Wildfire smoke may have amplified Arctic phytoplankton bloom
Smoke from a Siberian wildfire may have transported enough nitrogen to parts of the Arctic Ocean to amplify a phytoplankton bloom, according to new research from North Carolina State University and the International Research Laboratory Takuvik (CNRS/Laval University) in Canada. The work, which appears in Communications Earth & Environment, sheds light on some potential ecological effects from Northern Hemisphere wildfires, particularly as these fires become larger, longer and more intense.
In the summer of 2014, satellite imagery detected a larger than normal algal bloom in the Laptev Sea, located in the Arctic Ocean approximately 850 kilometers (528 miles) south of the North Pole.
"For a bloom that large to occur, the area would need a substantial influx of new nitrogen supply, as the Arctic Ocean is nitrogen-depleted," says Douglas Hamilton, assistant professor of marine, earth and atmospheric sciences at NC State and co-first author of a paper describing the work. Hamilton was formerly a research associate at Cornell University, where the research was conducted. "So we needed to figure out where that nitrogen was coming from."
First, the researchers looked at the "usual suspects" for nitrogen input, such as sea ice melt, river discharge and ocean upwelling, but didn't find anything that would account for the amount of nitrogen necessary for the bloom to occur.
But during that same time period, exceptionally large wildfires in Siberia, Russia, located directly upwind of the bloom, had burned approximately 1.5 million hectares (or about 3.5 million acres) of land.
So the researchers turned their attention to atmospheric composition. They used the Community Earth System Model (CESM), a computer model that can simulate what happens to emissions from natural and human sources as they enter and leave the atmosphere. The model was fed information about wind, temperature and atmospheric composition—including the composition of wildfire smoke—from the time period in question.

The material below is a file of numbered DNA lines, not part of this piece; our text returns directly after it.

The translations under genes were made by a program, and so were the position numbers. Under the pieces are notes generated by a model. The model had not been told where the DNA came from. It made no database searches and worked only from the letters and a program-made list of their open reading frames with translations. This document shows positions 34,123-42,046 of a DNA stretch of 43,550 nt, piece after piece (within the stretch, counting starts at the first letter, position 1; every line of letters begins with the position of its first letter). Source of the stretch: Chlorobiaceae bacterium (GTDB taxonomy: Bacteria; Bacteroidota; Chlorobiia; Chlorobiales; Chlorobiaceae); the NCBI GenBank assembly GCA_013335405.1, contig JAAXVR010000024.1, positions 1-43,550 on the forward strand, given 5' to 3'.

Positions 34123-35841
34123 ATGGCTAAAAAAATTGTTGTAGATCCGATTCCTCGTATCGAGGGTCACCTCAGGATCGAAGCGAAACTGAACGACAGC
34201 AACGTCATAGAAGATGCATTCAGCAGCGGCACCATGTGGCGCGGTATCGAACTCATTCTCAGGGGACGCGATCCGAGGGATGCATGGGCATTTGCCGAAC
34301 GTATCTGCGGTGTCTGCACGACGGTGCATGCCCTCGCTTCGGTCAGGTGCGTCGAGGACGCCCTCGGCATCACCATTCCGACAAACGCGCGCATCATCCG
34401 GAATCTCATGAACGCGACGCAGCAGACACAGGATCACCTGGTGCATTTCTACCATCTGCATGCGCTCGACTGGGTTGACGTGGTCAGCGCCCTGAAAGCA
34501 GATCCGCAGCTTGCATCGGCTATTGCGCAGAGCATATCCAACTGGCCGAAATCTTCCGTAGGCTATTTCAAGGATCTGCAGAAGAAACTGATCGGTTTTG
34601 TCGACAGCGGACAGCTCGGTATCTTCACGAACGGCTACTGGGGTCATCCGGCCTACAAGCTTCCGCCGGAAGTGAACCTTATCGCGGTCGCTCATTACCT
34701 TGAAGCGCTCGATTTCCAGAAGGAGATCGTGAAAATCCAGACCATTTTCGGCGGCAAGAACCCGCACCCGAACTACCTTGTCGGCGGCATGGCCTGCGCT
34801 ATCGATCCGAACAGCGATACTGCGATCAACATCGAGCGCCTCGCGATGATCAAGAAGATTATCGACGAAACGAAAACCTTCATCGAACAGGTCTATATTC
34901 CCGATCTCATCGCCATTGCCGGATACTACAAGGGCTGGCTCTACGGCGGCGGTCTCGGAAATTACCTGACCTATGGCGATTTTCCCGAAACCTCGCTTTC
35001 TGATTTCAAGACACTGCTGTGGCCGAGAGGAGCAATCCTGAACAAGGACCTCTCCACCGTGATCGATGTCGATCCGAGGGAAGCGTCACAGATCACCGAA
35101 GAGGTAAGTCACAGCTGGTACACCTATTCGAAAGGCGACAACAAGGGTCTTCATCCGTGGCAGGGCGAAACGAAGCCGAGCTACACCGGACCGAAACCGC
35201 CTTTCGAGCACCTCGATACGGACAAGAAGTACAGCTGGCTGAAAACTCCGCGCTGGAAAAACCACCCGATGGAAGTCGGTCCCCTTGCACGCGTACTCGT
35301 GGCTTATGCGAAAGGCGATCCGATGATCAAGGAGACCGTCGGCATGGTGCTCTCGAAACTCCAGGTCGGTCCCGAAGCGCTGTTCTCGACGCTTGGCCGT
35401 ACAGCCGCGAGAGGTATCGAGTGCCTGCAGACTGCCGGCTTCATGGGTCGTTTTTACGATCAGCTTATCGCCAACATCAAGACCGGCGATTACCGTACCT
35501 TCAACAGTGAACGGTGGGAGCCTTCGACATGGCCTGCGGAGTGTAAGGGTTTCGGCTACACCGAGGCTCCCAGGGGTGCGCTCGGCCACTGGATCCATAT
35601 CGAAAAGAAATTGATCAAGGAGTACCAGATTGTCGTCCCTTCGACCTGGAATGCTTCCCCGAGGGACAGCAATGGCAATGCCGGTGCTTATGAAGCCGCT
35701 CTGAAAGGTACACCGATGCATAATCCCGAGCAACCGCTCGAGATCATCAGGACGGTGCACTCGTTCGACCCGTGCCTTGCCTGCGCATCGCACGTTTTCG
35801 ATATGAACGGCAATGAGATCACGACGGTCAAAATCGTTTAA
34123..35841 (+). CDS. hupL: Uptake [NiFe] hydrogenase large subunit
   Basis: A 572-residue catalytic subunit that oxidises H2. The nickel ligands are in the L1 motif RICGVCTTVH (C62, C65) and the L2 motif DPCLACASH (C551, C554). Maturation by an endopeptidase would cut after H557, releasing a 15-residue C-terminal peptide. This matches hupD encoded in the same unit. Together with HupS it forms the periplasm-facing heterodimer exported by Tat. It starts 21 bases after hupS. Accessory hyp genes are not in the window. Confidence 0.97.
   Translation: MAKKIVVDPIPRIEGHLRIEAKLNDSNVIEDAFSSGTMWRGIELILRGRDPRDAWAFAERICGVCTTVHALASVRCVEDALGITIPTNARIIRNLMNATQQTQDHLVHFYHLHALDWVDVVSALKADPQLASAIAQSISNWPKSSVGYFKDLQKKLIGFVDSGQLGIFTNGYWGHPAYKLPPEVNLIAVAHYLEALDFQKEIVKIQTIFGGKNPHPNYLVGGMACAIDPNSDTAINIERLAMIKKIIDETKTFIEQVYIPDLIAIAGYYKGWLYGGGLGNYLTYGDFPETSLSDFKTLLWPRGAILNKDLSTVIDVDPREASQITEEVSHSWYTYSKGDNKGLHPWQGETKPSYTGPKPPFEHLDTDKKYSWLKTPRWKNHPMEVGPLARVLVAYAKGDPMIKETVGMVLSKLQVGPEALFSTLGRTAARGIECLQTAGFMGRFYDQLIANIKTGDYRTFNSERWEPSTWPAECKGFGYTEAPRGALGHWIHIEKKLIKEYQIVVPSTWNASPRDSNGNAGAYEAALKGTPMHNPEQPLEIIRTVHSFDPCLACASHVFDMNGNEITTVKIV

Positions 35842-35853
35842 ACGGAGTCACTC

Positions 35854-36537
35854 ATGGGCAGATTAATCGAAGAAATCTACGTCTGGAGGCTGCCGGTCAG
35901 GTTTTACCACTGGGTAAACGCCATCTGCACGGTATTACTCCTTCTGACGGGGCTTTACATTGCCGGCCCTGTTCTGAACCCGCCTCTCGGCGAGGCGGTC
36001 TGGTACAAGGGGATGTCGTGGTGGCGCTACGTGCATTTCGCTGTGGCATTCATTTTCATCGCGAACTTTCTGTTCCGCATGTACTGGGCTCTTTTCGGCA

The model simulations showed that during late July and August of 2014—when the bloom was detected and the Siberian wildfire was burning—nitrogen deposition from the atmosphere was almost double that of the preceding and following years.
"The wildfires were located in rapidly warming boreal regions, which have a lot of peat in the thawing permafrost," Hamilton says. "Peat is very nitrogen rich and the smoke from the burning peat was hypothesized as the most likely source of much of the additional nitrogen."
"We've known that fires can impact phytoplankton blooms, though it is unexpected to see something like this in the Arctic Ocean," says Mathieu Ardyna, co-first author and CNRS researcher at the International Research Laboratory Takuvik (CNRS/Laval University). "Most likely, since fires are locality-specific and difficult to predict, blooms like this won't be the norm—but when these wildfires do occur the nutrients they bring in could lead to sustained or multiple blooms."
The researchers' next steps could include reviewing the historical satellite record and further characterizing the chemical composition of the particles within the smoke to get a clearer picture of how wildfires like these might impact different ecosystems.
"A one-off bloom like this won't change ecosystem structure, but both Siberia and high arctic Canada are getting more wildfires," Hamilton says. "So it may be interesting to explore potential downstream effects if fire activity and nutrient supply remain high."